In an effort to ensure a safer student body and campus, Bowdoin's Residential Life and Security staffs have teamed up this year to conduct pre-party checks at registered campus events.
At the beginning of each party, security officers meet with event hosts to check on registered alcoholic beverages, ensure adequate quantities of food and non-alcoholic drinks, identify any fire and safety issues, and answer any questions the hosts have.
"The major goal is to make sure that party hosts really understand their responsibilities when agreeing to host an event for their peers and to take the precautions seriously," said Director of Residential Life Kim Pacelli. "It's important to run the events well and safely, and to catch and address any problems in a proactive way."
Event hosts in previous years were given a checklist of procedures and regulations at the beginning of each party, and security officers would stop by throughout the night. However, Director of Security Randy Nichols said that it could be difficult to find event and alcohol hosts during parties, and suggested that meeting beforehand could establish better communication.
"The good thing about this is that it gives the security officers on duty a chance to meet the event and alcohol hosts face to face," Nichols said. "They share ideas, talk about the event, and get to know each other. Later, when the officers come back, they know who they're dealing with and who to go to."
So far, Nichols and Pacelli agreed that the inspections on campus have been a success.
"By and large, the checks have gone really well," said Pacelli. "I think the policy has helped convey to students the importance of these precautions that we have. It reinforces the importance of making sure that students are running the event well. They also appreciate the opportunity to correct issues in advance."
Any problems that do arise before a party are usually dealt with on the spot. Security would find the student responsible for a particular offense, take the student's information to report to the dean's office, and allow the party to continue.
After the initial pre-party check, security officers make one or two random stops throughout the course of the night. During subsequent visits, officers want to ensure that the tone of the event is appropriate, without high-risk behavior or excessive drinking.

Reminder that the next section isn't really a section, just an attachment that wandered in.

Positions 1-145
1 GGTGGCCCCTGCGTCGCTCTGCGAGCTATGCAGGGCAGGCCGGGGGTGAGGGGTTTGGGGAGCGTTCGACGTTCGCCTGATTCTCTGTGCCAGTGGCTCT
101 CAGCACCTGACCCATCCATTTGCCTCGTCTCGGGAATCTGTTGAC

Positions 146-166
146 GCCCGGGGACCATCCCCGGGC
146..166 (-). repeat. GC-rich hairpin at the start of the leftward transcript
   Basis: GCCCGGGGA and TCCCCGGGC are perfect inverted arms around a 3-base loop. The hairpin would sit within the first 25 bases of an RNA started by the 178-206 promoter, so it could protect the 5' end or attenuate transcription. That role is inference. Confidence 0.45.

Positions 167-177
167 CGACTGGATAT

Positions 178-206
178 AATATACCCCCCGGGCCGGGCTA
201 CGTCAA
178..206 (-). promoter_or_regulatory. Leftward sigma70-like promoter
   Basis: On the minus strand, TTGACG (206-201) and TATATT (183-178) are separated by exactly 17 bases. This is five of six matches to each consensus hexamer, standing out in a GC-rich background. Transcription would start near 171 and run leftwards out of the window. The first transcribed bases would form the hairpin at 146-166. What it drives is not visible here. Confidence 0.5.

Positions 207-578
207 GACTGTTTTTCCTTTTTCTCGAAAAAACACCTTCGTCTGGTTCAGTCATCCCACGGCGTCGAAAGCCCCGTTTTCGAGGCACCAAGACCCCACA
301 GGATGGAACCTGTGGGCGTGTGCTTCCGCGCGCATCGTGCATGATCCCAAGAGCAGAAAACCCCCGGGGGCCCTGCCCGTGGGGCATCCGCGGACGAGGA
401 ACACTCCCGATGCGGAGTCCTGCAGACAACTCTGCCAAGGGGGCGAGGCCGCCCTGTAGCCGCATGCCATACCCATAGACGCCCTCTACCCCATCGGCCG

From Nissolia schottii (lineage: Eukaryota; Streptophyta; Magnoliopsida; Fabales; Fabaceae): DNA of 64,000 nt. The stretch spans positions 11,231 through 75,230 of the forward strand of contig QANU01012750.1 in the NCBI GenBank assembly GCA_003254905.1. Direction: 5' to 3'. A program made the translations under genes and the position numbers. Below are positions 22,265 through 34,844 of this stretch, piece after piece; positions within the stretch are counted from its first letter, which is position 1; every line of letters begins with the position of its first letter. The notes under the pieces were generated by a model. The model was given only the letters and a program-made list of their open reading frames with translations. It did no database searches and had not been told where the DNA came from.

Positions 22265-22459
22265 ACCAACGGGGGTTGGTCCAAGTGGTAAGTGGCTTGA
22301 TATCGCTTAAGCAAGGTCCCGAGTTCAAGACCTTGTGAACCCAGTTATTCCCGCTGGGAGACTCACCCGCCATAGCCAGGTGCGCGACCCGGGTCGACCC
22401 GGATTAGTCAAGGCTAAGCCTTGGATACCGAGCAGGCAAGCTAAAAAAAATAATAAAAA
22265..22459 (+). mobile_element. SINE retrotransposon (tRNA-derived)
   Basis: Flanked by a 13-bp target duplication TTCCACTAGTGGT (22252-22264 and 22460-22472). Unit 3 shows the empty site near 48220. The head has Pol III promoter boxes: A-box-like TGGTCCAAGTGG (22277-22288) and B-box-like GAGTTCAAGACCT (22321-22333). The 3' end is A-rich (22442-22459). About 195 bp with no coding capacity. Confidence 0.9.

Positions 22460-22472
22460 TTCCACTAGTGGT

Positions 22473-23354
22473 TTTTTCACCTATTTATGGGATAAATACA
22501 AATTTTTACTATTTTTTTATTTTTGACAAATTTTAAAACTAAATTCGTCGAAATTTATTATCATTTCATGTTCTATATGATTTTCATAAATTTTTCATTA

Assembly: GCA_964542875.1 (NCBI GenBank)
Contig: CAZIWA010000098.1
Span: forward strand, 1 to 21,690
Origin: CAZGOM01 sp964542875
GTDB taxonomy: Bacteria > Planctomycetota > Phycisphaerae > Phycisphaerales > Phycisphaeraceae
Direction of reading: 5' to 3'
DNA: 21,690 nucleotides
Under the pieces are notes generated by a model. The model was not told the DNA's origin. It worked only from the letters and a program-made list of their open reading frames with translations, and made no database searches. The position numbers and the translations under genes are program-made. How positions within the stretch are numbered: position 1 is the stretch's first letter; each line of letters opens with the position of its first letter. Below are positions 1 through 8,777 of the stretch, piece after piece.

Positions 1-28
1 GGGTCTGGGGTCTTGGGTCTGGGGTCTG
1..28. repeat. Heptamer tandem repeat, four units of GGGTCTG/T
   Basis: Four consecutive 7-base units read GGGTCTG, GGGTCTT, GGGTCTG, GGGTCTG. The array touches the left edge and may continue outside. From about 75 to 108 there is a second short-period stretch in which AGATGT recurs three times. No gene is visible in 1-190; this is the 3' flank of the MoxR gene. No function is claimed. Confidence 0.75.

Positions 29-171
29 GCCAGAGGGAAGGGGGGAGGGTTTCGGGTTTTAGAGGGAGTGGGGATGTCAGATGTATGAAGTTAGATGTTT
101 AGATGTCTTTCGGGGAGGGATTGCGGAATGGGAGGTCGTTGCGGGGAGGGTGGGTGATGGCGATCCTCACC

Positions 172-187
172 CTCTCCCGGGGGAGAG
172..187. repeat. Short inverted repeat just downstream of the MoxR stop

Nichols said that security's goal is not to make a scene at the parties, but to prevent out-of-control situations and ensure safety.
"We want to let the hosts all know that we're there and available to help them deal with tough situations, not to shut the event down. If there are problems, the hosts should call us early and often," he said.
Nichols emphasized the fact that Security wants successful, safe events. He said that sometimes town residents may infiltrate a party or a student may show up to a party highly intoxicated, creating disturbances or threats. In either situation, he said, Security can escort the subject out safely and bring the situation back under control.
"We want to be non-confrontational," Nichols said. "Students that have the responsibility of managing events want the advice based on our past experiences. We want them to know to not be afraid. If things start spinning out of control, the hosts won't get in trouble."
Jessica Korsh '09, programming chair of Quinby House, said that a recent pre-party check worked well.
"I'm glad that they gave us the heads-up that they would come by during the event and that they checked everything beforehand," Korsh said.
"It was good to see that Randy and Security was on our side and ready to support us, and to know that we could call Security if there was a problem," she said.
K.J. Kozens '08, treasurer of Baxter House, was not as enthusiastic about security's visit before the House's annual graffiti party.
"I thought the pre-party check was a bad idea," Kozens said. "They were doing their jobs, but it was unnecessary. They should've waited until there was an issue to come check on the party."
"Their visit is under the assumption that they don't trust us to begin with," he said.
Pacelli said that she welcomes suggestions and feedback from students in order to improve the pre-party checks, but expects them to remain part of Bowdoin's policy.
Nichols agreed, and said that the checks are a good way for students, officers, deans, and residential life staff to work together.
"It takes a lot to manage one of these events and a lot of times hosts have their hands full," he said. "But still, they need to do everything in their power to do everything legally and according to college policy and it's our job to help them do that. We want them to take their responsibility seriously and have a good handle on what resources are available."